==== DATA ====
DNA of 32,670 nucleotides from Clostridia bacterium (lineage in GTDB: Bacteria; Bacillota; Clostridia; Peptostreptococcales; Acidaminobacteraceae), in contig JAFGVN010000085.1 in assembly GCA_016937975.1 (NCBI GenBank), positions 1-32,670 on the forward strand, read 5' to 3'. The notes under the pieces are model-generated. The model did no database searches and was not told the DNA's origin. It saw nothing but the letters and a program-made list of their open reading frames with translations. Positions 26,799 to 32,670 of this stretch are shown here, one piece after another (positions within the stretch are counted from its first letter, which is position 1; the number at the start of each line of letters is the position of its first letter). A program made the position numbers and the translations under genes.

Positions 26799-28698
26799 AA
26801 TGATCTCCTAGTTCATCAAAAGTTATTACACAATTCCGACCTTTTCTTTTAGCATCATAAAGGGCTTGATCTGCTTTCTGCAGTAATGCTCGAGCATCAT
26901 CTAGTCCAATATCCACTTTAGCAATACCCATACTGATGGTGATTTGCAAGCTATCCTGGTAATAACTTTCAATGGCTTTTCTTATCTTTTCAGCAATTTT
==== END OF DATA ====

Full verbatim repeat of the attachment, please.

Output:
DNA of 32,670 nucleotides from Clostridia bacterium (lineage in GTDB: Bacteria; Bacillota; Clostridia; Peptostreptococcales; Acidaminobacteraceae), in contig JAFGVN010000085.1 in assembly GCA_016937975.1 (NCBI GenBank), positions 1-32,670 on the forward strand, read 5' to 3'. The notes under the pieces are model-generated. The model did no database searches and was not told the DNA's origin. It saw nothing but the letters and a program-made list of their open reading frames with translations. Positions 26,799 to 32,670 of this stretch are shown here, one piece after another (positions within the stretch are counted from its first letter, which is position 1; the number at the start of each line of letters is the position of its first letter). A program made the position numbers and the translations under genes.

Positions 26799-28698
26799 AA
26801 TGATCTCCTAGTTCATCAAAAGTTATTACACAATTCCGACCTTTTCTTTTAGCATCATAAAGGGCTTGATCTGCTTTCTGCAGTAATGCTCGAGCATCAT
26901 CTAGTCCAATATCCACTTTAGCAATACCCATACTGATGGTGATTTGCAAGCTATCCTGGTAATAACTTTCAATGGCTTTTCTTATCTTTTCAGCAATTTT